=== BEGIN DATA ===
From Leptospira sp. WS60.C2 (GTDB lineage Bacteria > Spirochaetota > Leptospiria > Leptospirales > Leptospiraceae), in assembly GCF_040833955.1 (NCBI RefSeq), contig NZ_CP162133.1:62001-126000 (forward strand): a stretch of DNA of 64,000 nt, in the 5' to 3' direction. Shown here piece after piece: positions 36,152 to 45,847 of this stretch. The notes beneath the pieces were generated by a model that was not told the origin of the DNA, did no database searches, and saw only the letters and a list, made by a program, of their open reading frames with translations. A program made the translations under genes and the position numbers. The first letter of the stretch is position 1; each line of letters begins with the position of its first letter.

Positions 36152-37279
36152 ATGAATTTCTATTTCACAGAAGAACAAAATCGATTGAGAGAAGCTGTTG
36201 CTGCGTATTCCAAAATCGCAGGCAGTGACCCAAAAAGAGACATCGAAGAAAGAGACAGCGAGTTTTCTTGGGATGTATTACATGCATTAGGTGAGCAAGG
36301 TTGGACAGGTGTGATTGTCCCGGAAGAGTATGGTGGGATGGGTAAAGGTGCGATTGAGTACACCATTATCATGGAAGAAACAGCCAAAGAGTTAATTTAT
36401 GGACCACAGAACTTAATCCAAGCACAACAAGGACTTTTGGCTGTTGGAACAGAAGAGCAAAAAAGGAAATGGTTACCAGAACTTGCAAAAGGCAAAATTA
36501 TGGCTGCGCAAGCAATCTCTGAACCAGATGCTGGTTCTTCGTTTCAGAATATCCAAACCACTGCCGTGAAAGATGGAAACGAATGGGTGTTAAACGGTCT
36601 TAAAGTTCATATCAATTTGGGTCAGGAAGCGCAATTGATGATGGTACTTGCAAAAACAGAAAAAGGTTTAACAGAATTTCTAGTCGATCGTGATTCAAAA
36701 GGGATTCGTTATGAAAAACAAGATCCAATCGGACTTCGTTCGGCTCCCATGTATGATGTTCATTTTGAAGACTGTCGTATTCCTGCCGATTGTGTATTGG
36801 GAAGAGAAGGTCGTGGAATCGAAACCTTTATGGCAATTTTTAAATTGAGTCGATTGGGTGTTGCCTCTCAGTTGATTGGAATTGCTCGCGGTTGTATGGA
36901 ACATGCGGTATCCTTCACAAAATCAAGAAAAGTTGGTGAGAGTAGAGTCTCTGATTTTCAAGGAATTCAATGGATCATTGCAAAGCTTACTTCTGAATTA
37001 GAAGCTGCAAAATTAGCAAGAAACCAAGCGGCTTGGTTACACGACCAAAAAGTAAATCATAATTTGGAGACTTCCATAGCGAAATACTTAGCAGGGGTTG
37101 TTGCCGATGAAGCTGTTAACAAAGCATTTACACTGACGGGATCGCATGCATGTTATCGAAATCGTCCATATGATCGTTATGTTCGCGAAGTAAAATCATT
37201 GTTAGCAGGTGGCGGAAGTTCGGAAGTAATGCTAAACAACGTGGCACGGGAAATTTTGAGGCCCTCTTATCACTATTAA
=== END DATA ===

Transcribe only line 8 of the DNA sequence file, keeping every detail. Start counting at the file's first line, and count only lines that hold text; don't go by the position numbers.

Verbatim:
36601 TAAAGTTCATATCAATTTGGGTCAGGAAGCGCAATTGATGATGGTACTTGCAAAAACAGAAAAAGGTTTAACAGAATTTCTAGTCGATCGTGATTCAAAA